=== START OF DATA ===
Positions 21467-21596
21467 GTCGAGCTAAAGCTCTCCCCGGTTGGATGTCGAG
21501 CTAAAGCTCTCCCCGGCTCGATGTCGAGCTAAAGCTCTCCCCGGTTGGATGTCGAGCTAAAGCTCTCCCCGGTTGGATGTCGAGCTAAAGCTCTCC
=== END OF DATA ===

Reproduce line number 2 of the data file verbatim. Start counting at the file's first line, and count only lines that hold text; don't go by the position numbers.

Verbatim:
21467 GTCGAGCTAAAGCTCTCCCCGGTTGGATGTCGAG